Meningococcal disease

Surveillance Reports and Metadata

Surveillance Report: Meningococcal disease notifications (0–14 years) (May 2024) Download report PDF
Metadata: Meningococcal disease notifications Download report PDF

Household crowding and second-hand smoke exposure increase the risk of meningococcal disease

Meningococcal disease is a serious infection which can cause meningitis (an infection of membranes that covers the brain), septicaemia (blood poisoning), and even death. Household crowding increases the risk of meningococcal disease, particularly in those aged 0–16 years [1]. Second-hand smoke exposure is also associated with an increased risk of meningococcal disease in children [2,3].


The COVID-19 pandemic may have impacted meningococcal disease spread

In March 2020, the New Zealand Government pursued an elimination strategy for COVID-19. New Zealand moved to Alert Level 4 (Lockdown) on 25 March 2020, along with temporary border closures, quarantine requirements, stay-at-home lockdown orders and strict public health measures. These control measures may have limited the transmission of meningococcal disease over the course of 2020 in New Zealand and overseas [4].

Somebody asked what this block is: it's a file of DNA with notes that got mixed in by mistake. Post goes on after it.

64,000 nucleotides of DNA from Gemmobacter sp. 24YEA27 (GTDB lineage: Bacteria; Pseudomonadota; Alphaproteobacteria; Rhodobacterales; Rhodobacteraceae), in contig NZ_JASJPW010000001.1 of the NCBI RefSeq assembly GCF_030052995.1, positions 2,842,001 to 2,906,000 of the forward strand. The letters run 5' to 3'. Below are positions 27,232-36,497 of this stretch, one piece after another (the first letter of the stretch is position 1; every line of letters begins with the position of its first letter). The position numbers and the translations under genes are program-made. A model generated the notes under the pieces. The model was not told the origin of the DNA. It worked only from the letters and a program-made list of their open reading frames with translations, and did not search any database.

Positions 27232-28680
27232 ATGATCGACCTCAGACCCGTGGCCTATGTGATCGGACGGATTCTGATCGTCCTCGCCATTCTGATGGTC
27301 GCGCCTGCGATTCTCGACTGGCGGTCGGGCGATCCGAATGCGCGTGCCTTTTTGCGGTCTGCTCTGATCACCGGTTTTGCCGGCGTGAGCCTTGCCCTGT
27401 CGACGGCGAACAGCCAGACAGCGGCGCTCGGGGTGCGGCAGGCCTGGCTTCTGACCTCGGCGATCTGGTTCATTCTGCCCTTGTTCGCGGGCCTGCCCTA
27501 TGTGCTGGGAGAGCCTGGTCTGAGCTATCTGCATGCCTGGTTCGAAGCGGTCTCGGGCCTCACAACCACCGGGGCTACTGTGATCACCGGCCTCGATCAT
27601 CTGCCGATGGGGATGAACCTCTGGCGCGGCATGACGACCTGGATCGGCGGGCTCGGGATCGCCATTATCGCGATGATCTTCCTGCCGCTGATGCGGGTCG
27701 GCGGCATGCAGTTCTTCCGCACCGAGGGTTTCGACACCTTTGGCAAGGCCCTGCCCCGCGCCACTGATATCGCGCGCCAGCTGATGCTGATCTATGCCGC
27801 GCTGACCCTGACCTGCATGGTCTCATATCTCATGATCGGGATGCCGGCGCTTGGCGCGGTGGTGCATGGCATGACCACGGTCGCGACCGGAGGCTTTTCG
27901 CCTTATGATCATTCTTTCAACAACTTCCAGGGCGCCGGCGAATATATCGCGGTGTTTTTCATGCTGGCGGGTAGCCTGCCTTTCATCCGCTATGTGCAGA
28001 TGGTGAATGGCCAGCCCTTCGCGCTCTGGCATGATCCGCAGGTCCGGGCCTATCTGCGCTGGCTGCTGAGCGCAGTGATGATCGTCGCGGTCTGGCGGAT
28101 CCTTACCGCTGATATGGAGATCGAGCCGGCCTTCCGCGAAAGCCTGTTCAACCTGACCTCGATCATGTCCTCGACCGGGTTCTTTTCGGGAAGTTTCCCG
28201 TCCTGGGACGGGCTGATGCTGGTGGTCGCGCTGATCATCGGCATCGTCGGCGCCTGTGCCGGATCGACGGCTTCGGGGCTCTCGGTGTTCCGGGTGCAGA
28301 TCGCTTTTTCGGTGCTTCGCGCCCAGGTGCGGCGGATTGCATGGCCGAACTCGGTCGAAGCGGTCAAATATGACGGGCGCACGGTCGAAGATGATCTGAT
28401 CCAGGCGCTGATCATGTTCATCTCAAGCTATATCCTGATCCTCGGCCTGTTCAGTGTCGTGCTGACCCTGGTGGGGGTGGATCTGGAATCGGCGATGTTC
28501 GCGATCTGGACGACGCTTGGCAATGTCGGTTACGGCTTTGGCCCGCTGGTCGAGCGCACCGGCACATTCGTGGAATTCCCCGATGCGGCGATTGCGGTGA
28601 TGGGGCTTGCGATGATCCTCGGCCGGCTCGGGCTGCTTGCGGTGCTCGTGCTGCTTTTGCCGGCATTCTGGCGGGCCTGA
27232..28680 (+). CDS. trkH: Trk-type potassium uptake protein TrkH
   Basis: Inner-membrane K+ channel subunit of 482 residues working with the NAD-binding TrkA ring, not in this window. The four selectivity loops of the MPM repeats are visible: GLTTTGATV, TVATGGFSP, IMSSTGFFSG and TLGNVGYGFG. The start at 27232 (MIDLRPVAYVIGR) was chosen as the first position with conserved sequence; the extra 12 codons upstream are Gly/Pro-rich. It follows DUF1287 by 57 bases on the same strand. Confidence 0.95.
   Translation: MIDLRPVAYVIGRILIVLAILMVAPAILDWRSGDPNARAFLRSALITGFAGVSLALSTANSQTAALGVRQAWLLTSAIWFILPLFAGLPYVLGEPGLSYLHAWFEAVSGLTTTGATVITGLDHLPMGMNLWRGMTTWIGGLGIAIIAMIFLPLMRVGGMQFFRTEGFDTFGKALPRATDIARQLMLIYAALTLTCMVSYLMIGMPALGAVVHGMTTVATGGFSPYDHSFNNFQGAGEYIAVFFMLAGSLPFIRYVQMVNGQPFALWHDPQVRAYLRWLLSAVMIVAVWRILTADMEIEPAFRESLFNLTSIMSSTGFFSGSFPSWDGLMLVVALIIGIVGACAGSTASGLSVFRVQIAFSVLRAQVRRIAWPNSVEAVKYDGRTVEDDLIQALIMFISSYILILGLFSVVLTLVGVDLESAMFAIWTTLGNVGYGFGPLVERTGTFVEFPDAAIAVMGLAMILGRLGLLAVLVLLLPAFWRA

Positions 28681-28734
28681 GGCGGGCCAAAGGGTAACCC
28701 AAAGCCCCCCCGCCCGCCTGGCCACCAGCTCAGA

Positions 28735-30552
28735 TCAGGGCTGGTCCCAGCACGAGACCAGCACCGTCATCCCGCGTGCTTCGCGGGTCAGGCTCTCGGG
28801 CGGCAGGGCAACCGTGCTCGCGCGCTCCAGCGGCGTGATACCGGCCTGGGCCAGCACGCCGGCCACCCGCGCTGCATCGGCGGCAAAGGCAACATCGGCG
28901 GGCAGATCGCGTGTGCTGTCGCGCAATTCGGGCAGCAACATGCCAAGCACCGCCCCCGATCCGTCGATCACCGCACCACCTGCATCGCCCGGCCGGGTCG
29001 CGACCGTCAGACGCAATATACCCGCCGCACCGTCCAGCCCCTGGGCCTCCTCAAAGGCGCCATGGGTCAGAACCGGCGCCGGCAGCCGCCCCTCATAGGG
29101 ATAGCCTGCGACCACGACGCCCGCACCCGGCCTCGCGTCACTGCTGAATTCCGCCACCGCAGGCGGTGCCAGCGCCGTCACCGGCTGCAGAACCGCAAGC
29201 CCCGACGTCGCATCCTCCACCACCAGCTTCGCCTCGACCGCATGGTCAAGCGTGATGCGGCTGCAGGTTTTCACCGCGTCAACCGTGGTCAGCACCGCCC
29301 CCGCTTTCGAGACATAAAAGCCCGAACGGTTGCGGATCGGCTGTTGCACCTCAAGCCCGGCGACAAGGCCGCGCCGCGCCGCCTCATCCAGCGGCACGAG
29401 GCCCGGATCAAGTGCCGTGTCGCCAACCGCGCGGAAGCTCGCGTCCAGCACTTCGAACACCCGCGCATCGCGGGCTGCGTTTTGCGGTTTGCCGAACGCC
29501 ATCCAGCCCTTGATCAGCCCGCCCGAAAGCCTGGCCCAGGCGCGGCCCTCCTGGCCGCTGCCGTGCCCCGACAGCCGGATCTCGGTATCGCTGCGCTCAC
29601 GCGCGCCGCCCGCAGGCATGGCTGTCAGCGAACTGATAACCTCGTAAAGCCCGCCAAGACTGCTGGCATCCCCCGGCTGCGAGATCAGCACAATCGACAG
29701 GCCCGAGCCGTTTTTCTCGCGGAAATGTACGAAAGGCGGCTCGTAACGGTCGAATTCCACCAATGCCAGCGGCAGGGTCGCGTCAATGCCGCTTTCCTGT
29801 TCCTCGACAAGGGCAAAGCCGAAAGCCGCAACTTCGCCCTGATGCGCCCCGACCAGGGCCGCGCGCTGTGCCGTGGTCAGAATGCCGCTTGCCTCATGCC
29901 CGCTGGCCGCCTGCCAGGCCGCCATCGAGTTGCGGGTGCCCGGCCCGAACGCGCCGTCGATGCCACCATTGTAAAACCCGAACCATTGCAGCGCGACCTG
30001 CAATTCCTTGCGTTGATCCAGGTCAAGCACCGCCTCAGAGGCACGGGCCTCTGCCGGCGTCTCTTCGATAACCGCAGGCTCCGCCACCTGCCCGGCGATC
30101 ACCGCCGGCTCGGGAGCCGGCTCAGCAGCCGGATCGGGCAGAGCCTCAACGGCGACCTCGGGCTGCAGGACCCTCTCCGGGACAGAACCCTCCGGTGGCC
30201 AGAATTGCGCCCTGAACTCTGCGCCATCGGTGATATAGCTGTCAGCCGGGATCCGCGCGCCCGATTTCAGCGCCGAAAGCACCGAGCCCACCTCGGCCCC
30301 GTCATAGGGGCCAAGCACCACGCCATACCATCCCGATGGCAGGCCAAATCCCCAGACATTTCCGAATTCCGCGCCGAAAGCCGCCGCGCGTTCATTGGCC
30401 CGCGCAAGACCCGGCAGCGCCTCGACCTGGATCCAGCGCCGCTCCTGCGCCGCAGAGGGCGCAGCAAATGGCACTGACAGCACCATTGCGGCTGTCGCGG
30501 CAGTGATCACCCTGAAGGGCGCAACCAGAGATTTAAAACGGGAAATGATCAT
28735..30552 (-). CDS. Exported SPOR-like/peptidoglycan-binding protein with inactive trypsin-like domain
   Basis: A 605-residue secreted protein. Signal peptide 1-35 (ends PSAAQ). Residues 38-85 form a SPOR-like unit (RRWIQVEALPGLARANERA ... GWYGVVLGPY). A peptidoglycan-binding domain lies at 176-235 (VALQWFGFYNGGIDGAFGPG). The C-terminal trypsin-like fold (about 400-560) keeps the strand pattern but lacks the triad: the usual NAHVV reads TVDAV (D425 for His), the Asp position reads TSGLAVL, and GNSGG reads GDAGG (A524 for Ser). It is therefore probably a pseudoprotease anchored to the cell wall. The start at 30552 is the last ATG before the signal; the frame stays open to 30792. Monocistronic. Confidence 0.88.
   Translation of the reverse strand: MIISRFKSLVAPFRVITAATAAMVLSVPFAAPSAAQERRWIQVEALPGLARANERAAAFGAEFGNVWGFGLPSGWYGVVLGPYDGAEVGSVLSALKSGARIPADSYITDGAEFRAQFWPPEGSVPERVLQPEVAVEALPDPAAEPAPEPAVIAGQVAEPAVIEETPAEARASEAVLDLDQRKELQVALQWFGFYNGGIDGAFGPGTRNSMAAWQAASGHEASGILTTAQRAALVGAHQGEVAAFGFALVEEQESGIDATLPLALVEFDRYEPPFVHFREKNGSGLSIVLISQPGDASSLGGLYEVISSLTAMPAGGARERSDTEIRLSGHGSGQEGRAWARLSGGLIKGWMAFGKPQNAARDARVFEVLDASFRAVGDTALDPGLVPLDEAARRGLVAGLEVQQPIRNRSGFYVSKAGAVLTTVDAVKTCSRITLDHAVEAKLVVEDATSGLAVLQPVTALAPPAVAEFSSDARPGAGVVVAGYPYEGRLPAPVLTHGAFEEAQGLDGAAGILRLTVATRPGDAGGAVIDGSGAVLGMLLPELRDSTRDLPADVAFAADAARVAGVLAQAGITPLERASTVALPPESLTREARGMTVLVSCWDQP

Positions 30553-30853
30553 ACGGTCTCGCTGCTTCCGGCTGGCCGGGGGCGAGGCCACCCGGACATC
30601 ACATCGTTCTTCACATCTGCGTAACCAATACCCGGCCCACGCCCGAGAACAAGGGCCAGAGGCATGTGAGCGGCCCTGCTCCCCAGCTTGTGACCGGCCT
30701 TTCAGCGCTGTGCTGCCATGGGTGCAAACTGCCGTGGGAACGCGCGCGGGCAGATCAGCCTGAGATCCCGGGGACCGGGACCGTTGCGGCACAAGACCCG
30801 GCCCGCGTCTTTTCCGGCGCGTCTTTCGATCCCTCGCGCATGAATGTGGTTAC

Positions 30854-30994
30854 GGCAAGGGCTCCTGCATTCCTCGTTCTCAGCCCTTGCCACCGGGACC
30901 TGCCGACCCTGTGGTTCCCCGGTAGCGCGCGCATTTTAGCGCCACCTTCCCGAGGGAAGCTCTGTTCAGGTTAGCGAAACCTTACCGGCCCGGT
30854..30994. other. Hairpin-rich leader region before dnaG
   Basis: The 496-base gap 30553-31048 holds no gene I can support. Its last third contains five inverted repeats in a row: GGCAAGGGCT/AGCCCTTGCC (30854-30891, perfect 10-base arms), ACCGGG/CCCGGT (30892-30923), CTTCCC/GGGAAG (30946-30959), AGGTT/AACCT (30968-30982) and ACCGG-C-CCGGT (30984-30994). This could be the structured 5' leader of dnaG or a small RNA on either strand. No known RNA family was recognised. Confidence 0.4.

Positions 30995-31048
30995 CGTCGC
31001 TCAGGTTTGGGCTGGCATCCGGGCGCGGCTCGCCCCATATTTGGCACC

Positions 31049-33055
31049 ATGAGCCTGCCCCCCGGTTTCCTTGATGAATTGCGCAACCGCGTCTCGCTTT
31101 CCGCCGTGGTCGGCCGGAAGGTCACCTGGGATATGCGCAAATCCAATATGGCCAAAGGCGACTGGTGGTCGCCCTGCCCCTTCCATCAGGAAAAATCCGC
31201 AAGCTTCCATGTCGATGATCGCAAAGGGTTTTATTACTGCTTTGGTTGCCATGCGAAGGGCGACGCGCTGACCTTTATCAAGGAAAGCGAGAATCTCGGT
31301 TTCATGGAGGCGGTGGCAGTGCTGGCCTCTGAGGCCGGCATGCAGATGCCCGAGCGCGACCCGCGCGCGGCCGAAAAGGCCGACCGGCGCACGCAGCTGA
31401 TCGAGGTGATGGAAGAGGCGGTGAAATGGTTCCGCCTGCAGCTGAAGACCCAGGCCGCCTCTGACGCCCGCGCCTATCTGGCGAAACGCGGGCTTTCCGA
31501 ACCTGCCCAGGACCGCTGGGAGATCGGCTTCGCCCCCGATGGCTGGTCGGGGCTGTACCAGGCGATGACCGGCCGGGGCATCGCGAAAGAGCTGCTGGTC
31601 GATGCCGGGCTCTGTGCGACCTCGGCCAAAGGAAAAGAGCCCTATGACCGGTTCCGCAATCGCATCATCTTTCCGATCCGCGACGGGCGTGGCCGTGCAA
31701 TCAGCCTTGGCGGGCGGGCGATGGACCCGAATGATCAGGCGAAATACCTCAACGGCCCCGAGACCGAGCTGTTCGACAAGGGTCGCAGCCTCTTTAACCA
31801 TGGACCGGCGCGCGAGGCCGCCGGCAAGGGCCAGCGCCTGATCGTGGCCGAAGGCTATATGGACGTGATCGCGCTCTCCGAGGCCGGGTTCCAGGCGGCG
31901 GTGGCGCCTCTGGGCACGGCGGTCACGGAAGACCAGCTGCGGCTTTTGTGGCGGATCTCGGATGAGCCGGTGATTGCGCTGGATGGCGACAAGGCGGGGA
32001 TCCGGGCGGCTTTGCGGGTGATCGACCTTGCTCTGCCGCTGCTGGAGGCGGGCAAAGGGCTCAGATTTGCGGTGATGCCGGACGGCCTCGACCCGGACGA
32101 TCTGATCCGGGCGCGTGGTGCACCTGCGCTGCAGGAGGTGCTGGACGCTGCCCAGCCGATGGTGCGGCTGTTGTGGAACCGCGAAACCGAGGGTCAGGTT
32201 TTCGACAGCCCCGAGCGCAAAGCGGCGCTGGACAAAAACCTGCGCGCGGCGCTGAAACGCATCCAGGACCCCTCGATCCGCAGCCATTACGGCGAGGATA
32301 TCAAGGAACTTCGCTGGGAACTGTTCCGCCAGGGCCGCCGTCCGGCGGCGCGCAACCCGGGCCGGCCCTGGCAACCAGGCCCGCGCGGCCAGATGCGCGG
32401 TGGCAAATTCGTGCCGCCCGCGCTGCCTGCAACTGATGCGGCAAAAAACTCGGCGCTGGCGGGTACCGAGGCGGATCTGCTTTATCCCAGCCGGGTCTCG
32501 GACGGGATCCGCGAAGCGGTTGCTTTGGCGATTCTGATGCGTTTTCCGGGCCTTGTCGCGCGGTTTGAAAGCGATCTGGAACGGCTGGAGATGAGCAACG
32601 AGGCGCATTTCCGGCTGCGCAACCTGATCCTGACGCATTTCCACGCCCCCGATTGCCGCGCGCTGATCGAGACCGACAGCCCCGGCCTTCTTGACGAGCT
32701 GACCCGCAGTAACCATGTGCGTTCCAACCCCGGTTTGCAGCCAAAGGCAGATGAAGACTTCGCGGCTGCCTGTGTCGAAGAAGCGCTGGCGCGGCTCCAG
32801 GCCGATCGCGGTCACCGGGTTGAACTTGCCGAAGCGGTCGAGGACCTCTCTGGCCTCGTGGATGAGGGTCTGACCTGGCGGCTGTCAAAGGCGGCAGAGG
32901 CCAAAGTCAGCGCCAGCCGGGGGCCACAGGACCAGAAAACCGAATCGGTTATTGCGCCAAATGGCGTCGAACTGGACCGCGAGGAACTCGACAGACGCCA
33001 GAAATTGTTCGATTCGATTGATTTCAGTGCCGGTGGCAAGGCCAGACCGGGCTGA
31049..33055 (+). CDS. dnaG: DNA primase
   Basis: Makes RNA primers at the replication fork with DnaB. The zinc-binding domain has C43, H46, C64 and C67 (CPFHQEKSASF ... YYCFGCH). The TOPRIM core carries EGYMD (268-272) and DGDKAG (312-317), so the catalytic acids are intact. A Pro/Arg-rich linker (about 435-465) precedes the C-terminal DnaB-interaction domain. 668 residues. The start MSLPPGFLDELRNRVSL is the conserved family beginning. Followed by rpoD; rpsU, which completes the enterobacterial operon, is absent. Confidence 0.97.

Meningococcal disease notifications show a slight increase in 2021

Meningococcal disease notifications among children aged 0–14 years have slightly increased from 16 notifications (1.6 per 100,000) in 2020 to 25 notifications (2.6 per 100,000). While this increase is small, the overall rate remains relatively low compared to the years before the COVID-19 pandemic.

 Figure 1: Number of meningococcal disease notifications in children aged 0–14 years, 2001–2021 


Information about this data

Meningococcal disease notifications

Source: EpiSurv notifications surveillance database, ESR.

Definition: Notifications of meningococcal disease in children aged 0–14 years. Notifications only cover those people who visited a GP or received hospital treatment, and therefore may underestimate the true rate of disease in the population.

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